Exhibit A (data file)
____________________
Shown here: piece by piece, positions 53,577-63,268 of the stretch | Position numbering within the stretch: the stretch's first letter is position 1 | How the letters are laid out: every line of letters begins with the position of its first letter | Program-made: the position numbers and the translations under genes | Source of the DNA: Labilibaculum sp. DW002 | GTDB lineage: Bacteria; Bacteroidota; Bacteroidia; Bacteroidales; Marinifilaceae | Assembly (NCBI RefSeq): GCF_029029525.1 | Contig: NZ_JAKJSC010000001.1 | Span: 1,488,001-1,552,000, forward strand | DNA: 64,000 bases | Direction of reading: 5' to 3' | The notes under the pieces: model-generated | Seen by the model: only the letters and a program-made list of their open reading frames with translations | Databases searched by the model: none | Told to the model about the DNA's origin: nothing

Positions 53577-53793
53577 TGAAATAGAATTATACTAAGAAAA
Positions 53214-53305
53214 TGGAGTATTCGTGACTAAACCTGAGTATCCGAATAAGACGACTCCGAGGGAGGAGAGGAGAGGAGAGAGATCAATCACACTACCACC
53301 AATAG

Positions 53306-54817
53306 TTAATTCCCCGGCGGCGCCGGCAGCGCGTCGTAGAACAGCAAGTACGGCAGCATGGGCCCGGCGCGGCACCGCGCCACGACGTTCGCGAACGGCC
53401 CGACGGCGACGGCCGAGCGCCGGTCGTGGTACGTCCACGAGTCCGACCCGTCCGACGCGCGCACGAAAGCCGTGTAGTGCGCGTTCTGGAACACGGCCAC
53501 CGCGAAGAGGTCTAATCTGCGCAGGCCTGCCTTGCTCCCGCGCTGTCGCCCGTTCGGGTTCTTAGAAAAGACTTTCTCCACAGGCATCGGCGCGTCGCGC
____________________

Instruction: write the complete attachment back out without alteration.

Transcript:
Shown here: piece by piece, positions 53,577-63,268 of the stretch | Position numbering within the stretch: the stretch's first letter is position 1 | How the letters are laid out: every line of letters begins with the position of its first letter | Program-made: the position numbers and the translations under genes | Source of the DNA: Labilibaculum sp. DW002 | GTDB lineage: Bacteria; Bacteroidota; Bacteroidia; Bacteroidales; Marinifilaceae | Assembly (NCBI RefSeq): GCF_029029525.1 | Contig: NZ_JAKJSC010000001.1 | Span: 1,488,001-1,552,000, forward strand | DNA: 64,000 bases | Direction of reading: 5' to 3' | The notes under the pieces: model-generated | Seen by the model: only the letters and a program-made list of their open reading frames with translations | Databases searched by the model: none | Told to the model about the DNA's origin: nothing

Positions 53577-53793
53577 TGAAATAGAATTATACTAAGAAAA
Positions 53214-53305
53214 TGGAGTATTCGTGACTAAACCTGAGTATCCGAATAAGACGACTCCGAGGGAGGAGAGGAGAGGAGAGAGATCAATCACACTACCACC
53301 AATAG

Positions 53306-54817
53306 TTAATTCCCCGGCGGCGCCGGCAGCGCGTCGTAGAACAGCAAGTACGGCAGCATGGGCCCGGCGCGGCACCGCGCCACGACGTTCGCGAACGGCC
53401 CGACGGCGACGGCCGAGCGCCGGTCGTGGTACGTCCACGAGTCCGACCCGTCCGACGCGCGCACGAAAGCCGTGTAGTGCGCGTTCTGGAACACGGCCAC
53501 CGCGAAGAGGTCTAATCTGCGCAGGCCTGCCTTGCTCCCGCGCTGTCGCCCGTTCGGGTTCTTAGAAAAGACTTTCTCCACAGGCATCGGCGCGTCGCGC